“The one thing you couldn’t do was think Bateman was in any way cool,” director Mary Harron tells LWLies, discussing the making of her seminal psychological thriller American Psycho. It was two decades ago this month that audiences were introduced to Christian Bale’s grinning terror, lifted from Bret Easton Ellis’ scabrous satire of ’80s capitalist greed and toxic masculinity.
Just four years earlier, Harron was lost in the life of radical feminist Valerie Solanas and her quest to kill an iconic artist in 1996’s I Shot Andy Warhol. Cut to 2000 and she was back on controversial ground, this time switching gears to examine unchecked male rage through a much-needed a female lens. But while American Psycho’s appeal has endured, according to Harron, Bateman’s fate was never clear.
“I knew the material was so strong and controversial there was no way to do anything safe with it,” says Harron. “The danger factor appealed to me. I also felt that the book had been misunderstood. When I started reading it I thought ‘Oh, this is actually really funny.’ Obviously there’s extreme violence in it – but there’s also a satirical side that no one was talking about. I felt like the best parts had been overlooked. I had no idea whether it would work as a movie but I told the producer, ‘If you pay me to write a script, I’ll have a go.’”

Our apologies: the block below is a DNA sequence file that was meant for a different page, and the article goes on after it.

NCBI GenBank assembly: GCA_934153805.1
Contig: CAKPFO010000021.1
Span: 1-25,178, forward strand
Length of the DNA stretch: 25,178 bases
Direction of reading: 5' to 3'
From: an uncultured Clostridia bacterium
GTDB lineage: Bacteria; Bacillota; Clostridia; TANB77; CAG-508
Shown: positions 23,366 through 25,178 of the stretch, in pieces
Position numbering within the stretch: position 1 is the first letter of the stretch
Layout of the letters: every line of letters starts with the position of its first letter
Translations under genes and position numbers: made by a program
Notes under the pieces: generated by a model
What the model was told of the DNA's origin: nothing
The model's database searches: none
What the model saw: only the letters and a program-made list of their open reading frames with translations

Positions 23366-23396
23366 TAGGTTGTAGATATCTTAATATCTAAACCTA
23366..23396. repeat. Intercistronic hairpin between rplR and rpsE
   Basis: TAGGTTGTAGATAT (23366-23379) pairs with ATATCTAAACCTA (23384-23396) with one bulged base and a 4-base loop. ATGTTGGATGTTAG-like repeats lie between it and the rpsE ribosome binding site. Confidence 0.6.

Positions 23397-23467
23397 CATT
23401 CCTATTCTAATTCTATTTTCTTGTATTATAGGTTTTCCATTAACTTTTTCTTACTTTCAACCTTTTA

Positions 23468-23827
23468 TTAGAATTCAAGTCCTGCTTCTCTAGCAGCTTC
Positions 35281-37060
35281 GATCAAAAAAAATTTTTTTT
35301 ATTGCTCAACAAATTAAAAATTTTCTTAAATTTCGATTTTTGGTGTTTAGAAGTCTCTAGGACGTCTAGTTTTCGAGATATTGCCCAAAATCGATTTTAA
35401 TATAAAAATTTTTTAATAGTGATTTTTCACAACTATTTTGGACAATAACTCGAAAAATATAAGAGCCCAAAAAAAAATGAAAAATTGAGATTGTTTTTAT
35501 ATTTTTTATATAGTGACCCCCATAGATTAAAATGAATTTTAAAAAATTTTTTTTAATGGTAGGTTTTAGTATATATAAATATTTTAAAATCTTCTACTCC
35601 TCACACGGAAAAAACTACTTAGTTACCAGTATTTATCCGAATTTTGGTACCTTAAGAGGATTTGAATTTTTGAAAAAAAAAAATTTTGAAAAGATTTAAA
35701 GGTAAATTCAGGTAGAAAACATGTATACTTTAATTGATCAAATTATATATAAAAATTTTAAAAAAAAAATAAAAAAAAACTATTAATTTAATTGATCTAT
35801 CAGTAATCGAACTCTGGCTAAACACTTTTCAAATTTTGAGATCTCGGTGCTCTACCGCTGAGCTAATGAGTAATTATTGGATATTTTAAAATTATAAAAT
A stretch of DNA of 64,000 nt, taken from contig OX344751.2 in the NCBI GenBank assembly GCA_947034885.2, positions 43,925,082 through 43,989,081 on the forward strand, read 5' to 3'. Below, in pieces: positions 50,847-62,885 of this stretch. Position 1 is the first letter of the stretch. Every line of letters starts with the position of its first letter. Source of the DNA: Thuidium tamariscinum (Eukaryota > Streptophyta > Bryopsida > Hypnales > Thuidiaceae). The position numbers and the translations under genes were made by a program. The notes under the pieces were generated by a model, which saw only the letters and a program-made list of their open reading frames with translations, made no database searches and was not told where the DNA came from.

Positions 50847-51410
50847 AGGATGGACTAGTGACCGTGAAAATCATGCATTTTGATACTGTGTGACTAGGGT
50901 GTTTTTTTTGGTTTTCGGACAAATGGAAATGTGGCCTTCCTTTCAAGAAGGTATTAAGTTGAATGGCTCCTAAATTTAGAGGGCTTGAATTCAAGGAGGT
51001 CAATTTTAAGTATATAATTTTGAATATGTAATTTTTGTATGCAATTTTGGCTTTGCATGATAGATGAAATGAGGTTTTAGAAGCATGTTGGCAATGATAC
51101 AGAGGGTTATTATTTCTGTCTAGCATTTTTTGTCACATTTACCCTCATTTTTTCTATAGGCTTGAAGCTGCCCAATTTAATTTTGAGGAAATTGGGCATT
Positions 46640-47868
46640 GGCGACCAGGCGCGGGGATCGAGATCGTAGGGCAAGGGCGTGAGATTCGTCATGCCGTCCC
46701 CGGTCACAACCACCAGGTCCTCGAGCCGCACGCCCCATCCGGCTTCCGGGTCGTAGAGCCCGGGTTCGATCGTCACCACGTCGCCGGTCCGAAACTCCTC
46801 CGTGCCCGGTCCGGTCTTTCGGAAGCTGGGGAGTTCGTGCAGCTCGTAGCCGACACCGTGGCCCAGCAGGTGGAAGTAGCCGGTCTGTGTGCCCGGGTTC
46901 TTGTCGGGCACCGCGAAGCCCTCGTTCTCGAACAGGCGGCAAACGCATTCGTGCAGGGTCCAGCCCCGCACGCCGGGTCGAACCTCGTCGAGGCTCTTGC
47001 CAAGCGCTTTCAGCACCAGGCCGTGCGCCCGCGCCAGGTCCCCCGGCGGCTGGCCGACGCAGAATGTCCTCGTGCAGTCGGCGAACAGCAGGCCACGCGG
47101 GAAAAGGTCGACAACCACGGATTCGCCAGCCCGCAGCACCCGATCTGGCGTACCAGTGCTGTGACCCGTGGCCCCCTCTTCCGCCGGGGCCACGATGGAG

With the commission secured, Harron began adapting Ellis’ text with her writing partner Guinevere Turner. One of their aims was to bring out more of the humour. “One thing I liked about the novel,” Harron remembers, “was the way it presented the character; there were a lot of scenes where he was kind of a buffoon. The book does critique male behaviour, but when Guinevere and I were reading those scenes we were like, ‘Okay, that’s enough of that.’ A little goes a long way.
Harron continues, “Bret himself is gay and it was obvious to us that he was not presenting a traditional expression of masculinity. He was offering an outsider critique of it, just as we were. In that way I think we all had the same sensibility. Maybe Bret found Bateman to be cooler than we did. Sometimes there’s self-identification in the book, sometimes he’s being satirical. That makes Bateman very slippery, complicated and interesting.”
One tweak Harron and Turner made was the addition of Willem Dafoe’s Detective Donald Kimball, who not only added tension but ensured that viewers were left ambushed by the chilling disparity of Bateman’s world. “I wanted to go from a scene of social satire – Bateman and his fiancé at lunch, where it’s funny – to something extremely horrifically violent and there’s no preparation for it,” Harron reflects. “I wanted to capture that sense of lurching back and forth between these daytime and nighttime worlds.”
Then disaster struck. Despite Bale being Harron’s first choice for Bateman, production was placed on hold when a fresh-from-Titanic Leonardo DiCaprio expressed an interest in the role. “I didn’t agree with that,” says Harron, “partly because he was such a big star but also because he had a teenage girl fanbase. I just didn’t think he was right for it – so I was fired from the movie for a while.” It was only when DiCaprio’s Oliver Stone-helmed vision for American Psycho fell apart that Harron was rehired. “They couldn’t agree on the script, so they brought me back and I was able to cast Christian.”